4 Replies Latest reply: Feb 10, 2009 2:47 AM by (Siegfried_Degenkolb) RSS

    Download file for Palm/Mac reader is damaged

    Community Member
      First of all, on the download page for the Reader for Palm OS Mac (http://www.adobe.com/products/acrobat/readstep2_mobile.html#palmMac), it says the file is 8.7 MB, but when the file is downloading, it says 9.4 MB, which turns out to be the actual size of the downloaded file.

      Then, when I try to mount the DMG file, I get a warning that "The disk image you are opening may be damaged and could damage your system. Are you sure you want to open this disk image?" Could this be related to the disparity between stated and actual sizes of the file?

      I tried downloading it several times with the same result. After a little research, I found an article on Apple's website discussing options for dealing with this particular message (http://docs.info.apple.com/article.html?artnum=305111-en).

      Mainly, it suggested converting the disk image to read/write, mounting it, and then attempting to repair it with Disk Utility. I tried this, but Disk Utility was unable to repair the mounted image. Disk Utility does report that the volume needs repair ("Volume Header needs minor repair), but on both verification and repair, it reports a "failure on exit" and fails to complete either task.

      Anyone else out there have this problem, or even better, a solution?

      All that said, and because I really do want to be able to read PDF files on my TT3, I went ahead and just copied the files off of the mounted disk image and got rid of the image.

      The Mac desktop application that converts untagged PDF files and then transfers tagged PDF files to the Palm device seems to work just fine, and even attempt to optimize preference settings automatically by querying your device during a hot sync for display depth and screen size. The Palm OS app seems to work quite well, too.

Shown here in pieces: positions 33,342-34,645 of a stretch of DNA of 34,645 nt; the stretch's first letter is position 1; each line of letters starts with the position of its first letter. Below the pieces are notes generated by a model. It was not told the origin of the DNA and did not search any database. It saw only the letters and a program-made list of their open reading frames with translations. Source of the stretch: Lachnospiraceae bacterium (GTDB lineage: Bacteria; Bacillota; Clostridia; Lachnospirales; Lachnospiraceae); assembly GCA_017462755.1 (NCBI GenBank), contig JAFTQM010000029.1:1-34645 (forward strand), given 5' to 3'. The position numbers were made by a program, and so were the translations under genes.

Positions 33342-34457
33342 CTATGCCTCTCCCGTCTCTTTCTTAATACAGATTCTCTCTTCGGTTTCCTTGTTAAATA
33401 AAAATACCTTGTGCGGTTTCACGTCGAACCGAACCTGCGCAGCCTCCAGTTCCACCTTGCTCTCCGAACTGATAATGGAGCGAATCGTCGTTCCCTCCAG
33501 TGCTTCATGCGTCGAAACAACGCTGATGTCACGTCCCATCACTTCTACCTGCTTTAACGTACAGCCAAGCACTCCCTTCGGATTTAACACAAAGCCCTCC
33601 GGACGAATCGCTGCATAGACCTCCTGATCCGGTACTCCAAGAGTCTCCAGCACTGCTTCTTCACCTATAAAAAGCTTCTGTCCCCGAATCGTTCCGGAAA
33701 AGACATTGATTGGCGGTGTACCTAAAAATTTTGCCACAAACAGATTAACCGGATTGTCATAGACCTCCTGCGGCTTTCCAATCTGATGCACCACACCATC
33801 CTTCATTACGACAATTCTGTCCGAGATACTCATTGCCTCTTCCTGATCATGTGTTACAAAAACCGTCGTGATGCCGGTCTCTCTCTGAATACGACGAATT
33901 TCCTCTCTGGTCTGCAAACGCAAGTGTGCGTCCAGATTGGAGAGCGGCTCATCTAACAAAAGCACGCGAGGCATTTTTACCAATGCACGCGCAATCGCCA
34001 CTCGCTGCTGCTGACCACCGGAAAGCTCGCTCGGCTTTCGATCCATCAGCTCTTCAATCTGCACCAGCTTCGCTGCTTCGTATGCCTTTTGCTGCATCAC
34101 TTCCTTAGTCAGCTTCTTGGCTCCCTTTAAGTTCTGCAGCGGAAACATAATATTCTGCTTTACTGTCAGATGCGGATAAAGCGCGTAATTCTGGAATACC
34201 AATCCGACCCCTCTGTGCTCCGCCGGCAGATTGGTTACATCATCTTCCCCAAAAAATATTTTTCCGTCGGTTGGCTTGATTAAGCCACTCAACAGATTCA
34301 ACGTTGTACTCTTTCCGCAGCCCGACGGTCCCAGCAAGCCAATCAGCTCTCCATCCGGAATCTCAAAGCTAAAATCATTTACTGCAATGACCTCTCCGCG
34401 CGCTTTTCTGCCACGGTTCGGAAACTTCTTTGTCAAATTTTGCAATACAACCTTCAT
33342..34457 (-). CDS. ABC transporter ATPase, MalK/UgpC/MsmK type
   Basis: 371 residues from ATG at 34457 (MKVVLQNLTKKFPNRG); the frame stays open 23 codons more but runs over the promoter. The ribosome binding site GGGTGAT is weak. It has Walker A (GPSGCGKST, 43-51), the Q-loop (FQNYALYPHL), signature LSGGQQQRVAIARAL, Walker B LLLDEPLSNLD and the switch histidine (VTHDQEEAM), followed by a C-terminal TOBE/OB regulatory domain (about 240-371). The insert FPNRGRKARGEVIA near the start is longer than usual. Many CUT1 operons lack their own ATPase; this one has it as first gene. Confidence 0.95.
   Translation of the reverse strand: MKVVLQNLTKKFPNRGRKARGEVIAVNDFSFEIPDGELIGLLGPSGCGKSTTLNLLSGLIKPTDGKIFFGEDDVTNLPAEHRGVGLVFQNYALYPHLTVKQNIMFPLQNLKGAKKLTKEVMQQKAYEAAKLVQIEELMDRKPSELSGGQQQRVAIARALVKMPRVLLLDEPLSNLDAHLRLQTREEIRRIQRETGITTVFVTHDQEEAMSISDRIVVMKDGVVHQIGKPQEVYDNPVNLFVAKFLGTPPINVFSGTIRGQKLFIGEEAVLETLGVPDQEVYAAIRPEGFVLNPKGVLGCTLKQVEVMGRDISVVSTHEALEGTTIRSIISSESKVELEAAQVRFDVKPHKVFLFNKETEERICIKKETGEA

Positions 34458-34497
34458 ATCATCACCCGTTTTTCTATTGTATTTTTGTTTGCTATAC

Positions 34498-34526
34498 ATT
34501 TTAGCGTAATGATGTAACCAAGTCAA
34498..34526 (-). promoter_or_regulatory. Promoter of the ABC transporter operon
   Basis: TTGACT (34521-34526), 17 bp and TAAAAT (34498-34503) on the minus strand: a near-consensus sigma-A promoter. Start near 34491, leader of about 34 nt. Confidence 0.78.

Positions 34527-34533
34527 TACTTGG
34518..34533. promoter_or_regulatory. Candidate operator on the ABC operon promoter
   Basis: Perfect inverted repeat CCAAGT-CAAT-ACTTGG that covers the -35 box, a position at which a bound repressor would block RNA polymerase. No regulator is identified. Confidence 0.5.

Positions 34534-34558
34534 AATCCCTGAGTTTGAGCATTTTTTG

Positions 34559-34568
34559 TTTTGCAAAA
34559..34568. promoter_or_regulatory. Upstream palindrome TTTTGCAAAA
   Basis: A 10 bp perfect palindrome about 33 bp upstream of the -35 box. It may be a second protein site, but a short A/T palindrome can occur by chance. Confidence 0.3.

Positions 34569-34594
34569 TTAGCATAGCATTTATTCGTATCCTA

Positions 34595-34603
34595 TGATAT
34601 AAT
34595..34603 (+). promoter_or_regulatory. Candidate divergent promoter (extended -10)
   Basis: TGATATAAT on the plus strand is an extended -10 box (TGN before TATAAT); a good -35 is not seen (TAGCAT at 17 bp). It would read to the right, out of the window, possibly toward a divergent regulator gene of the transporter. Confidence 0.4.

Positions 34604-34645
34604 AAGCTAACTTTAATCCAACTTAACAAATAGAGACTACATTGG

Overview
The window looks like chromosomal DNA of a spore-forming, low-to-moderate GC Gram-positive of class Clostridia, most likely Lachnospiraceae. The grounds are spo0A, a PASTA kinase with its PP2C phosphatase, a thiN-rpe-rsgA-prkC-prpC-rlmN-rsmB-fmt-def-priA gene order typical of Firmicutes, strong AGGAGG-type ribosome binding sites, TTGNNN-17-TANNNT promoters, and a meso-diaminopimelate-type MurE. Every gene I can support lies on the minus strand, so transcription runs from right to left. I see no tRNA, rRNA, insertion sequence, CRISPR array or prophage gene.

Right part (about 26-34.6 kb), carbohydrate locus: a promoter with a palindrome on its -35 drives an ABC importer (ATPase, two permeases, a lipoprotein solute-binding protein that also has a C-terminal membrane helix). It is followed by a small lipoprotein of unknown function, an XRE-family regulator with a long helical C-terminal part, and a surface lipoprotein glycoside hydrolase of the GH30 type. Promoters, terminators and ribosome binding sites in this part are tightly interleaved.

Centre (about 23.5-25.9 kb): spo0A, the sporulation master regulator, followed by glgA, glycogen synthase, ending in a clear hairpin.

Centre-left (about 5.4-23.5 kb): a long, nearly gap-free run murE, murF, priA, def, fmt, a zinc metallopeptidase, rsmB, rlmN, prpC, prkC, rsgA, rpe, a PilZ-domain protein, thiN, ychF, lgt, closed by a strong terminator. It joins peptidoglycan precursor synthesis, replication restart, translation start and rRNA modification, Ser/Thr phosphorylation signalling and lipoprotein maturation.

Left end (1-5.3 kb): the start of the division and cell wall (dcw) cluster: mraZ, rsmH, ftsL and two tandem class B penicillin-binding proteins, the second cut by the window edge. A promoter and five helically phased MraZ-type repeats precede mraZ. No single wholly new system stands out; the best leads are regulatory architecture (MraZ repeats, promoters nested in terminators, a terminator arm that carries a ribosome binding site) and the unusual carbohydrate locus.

Between them, I transferred a fairly difficult document containing lots of graphs and charts, special mathematical and chemical symbols, and even equations. And it worked VERY well, although the equations were a little difficult to read on my TT3 sometimes.

      The graphs and other figures in the document were all quite readable, even though I had preferences on the desktop app set to "shrink images to screen width." It got my TT3's screen dimensions at 320x320, and there was no way I could find to get the system to take advantage of the TT3's extended screen size of 320 x 480. (if anyone has any ideas about that, I'd like to know -- I'm thinking of converting PDF to some other graphics format (using Graphic Converter's batch converter) and using a viewer for that format that can use the landscape mode to display a scrolling page display that's 480 pixels wide).

      A PIECE OF MY MIND TO ADOBE:
      After initially posting this, I noticed that this same problem is mentioned in an archived topic that began on May 16, 2007 and ended on August 14, 2007, so it has apparently been a problem for more than a year. However, after noting that the archived topics are "read only," I decided to go ahead and post this to keep the issue active in the hopes that someone at Adobe who might have a smidgen of concern for the users of their products might take care of it.

      Adobe OWES it to its users (and its own reputation as a quality-conscious company) to correct this problem. A significant percentage of the users of the Adobe Reader are not as knowledgeable about the risks they would be taking with disregarding the warning and mounting the image anyway, or as sure of their ability to repair any system damage and recover any lost data, should damage occur. I've been using and fixing Macs since 1984, and the message scared ME a little, until I was able to find a little information about it. Could Adobe's fix be something as simple as generating and posting a new DMG file, that's NOT damaged?